One Trump adviser downplayed the concerns. “There’s no overlap between the relevant counts of Clinton’s impeachment and what is currently being alleged against President Trump,” said the adviser, who spoke on condition of anonymity. “It’s certainly not an issue in the vetting process.”
Yet the Kethledge campaign has picked up steam in recent days. As the president homed in on the three favorites, a former Kethledge clerk from the firm of which the judge was a founding partner authored a piece for National Review suggesting he takes the same approach as the late Supreme Court Justice Antonin Scalia and Trump’s replacement for him, Neil Gorsuch — praise as high as conservatives can give to a possible nominee.
Roger Meyers, in the piece focused on Kethledge’s immigration record, described him as a committed originalist and textualist, meaning he applies the law as it’s written and shows no favoritism to either side in any case.
“Judge Kethledge has also criticized judicial activism, which is when judges insert their own policy views into their decisions rather than applying our laws and Constitution as they were written and understood at the time they were enacted,” Meyers added.
As Kethledge’s stock rises, top Democrats are turning their attention to him.
Senate Minority Leader Chuck Schumer, in a series of tweets Thursday afternoon, previewed the liberal critique of his record by accusing the judge of opposing women’s reproductive freedom. “Anti-choice activists have praised his work as Judiciary Committee counsel for Senator Spencer Abraham (R-MI) when Sen. Abraham was pushing for a federal abortion ban,” Schumer wrote.
He charged that Kethledge repeatedly sided against workers in cases dealing with the right to organize, fair wages, age discrimination and sexual harassment, and noted he wrote a concurring opinion in a decision that would have prevented as many as 200,000 otherwise eligible Ohio voters from casting ballots.
Republicans close to the selection process stressed that Trump could still go in another direction, skipping over Kethledge, Kavanaugh and Barrett and choosing someone else from his largely pre-vetted list of 25 potential court nominees.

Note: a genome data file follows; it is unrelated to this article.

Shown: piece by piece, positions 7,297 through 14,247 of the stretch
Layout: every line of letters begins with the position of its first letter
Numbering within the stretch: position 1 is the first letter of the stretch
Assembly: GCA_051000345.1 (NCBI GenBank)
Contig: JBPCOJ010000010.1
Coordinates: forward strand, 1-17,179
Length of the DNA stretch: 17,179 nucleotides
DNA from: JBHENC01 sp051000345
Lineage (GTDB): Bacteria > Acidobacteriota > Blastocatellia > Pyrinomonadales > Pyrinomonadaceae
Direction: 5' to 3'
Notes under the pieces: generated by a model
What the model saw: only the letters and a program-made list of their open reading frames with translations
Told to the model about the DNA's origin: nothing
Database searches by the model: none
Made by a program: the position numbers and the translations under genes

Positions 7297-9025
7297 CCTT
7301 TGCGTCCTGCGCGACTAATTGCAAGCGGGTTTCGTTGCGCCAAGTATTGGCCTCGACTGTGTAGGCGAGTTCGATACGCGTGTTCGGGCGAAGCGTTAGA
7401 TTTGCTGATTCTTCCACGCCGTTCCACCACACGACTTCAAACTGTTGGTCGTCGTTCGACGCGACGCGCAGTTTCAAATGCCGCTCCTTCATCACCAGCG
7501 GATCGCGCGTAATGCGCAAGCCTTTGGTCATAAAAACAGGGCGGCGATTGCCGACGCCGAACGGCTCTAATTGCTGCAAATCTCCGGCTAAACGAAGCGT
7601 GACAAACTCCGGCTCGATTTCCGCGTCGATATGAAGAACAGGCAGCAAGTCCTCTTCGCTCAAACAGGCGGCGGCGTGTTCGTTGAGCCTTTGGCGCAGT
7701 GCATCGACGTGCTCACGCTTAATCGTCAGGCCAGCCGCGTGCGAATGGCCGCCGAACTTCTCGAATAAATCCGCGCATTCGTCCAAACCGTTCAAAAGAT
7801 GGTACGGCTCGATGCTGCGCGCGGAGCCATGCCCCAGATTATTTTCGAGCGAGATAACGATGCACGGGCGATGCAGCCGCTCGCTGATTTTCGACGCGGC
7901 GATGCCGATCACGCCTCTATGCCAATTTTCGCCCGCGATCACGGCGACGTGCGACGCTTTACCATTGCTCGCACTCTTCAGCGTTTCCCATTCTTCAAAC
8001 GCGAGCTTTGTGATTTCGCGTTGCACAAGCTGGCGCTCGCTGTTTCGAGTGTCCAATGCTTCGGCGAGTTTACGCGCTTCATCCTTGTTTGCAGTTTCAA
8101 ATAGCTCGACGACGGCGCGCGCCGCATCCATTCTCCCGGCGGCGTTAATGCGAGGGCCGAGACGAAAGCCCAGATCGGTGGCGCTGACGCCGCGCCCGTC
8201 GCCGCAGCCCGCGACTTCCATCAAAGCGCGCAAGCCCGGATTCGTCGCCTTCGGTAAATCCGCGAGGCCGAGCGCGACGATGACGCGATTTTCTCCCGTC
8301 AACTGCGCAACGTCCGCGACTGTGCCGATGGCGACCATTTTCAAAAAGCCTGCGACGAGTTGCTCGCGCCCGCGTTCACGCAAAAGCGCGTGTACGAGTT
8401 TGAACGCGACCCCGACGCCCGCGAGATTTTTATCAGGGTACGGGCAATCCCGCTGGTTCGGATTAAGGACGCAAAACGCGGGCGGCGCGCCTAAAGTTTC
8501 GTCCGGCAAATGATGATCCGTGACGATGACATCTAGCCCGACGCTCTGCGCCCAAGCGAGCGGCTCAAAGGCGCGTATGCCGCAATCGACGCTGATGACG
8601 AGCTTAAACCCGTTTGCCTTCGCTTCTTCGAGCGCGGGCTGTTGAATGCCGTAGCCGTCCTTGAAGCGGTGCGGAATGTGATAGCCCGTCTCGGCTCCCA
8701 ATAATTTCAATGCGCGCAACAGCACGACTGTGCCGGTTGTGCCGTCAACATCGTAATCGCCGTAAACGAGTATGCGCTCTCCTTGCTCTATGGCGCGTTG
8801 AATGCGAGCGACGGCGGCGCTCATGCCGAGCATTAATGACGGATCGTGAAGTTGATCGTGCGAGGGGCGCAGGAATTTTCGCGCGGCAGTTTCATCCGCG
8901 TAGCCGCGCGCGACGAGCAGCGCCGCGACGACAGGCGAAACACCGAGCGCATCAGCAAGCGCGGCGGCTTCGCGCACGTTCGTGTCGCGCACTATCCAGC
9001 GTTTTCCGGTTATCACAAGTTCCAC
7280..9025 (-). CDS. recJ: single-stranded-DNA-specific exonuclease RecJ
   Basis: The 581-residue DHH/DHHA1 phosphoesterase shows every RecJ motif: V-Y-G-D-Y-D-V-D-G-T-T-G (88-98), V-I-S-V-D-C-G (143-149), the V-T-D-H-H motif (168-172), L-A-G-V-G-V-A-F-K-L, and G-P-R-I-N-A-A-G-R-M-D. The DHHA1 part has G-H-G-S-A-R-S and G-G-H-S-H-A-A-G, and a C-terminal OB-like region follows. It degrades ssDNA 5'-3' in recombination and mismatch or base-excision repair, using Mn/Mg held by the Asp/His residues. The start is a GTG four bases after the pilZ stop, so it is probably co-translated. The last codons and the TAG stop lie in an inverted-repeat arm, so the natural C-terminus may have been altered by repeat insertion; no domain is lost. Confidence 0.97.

But Kethledge backers believe his biggest selling point over the short term may come from what is expected to be a bruising confirmation fight. Hugh Hewitt, one of the Michigan judge’s biggest supporters, said Kethledge brings political upside to the process that the other high court contenders cannot. Writing in The Washington Post, Hewitt contended that red-state senators up for reelection would have a difficult time not confirming him, mentioning Kethledge’s love of hunting and flyfishing.
“Imagine Sen. Jon Tester or Sen. Heidi Heitkamp explaining to their voters this fall why they voted against an honest-to-God outdoorsman,” Hewitt wrote.
He also pointed to his character and the book he co-authored on leadership.
Others suggest the Summit, N.J.-born Kethledge, who moved to Michigan before his junior year of high school and still lives in Ann Arbor with his family, has a story that will appeal to a president who revels in reciting relatable biographies.
Kethledge met his wife, Jessica, when they were only 13 years old. The couple have two children — Ray, 20, a rising junior in college, and Ella, 17, a rising senior in high school — and will celebrate their 25th wedding anniversary this year, a friend said.
Yoo, who has visited with the family in Michigan several times, focused on Kethledge returning home to Michigan after he worked for Sen. Spencer Abraham (R-Mich.) from 1995 to 1997, and clerked for Kennedy from 1997 to 1998, rather than join a lucrative law firm in D.C.
The judge instead co-founded the law firm of Bush, Seyferth & Kethledge, which continues as Bush, Seyferth & Paige.
Kethledge, who could not be reached for comment, once gave a speech at his alma mater, the University of Michigan Law School, which includes a somewhat unflattering comparison of himself to Bill Murray’s character in “Caddyshack.”
“What’s quite different about him is he is a citizen of middle America,” Yoo said, adding that Kethledge does some of his best writing from a small cabin in northern Michigan. “He has a real down-to-earth quality about him.”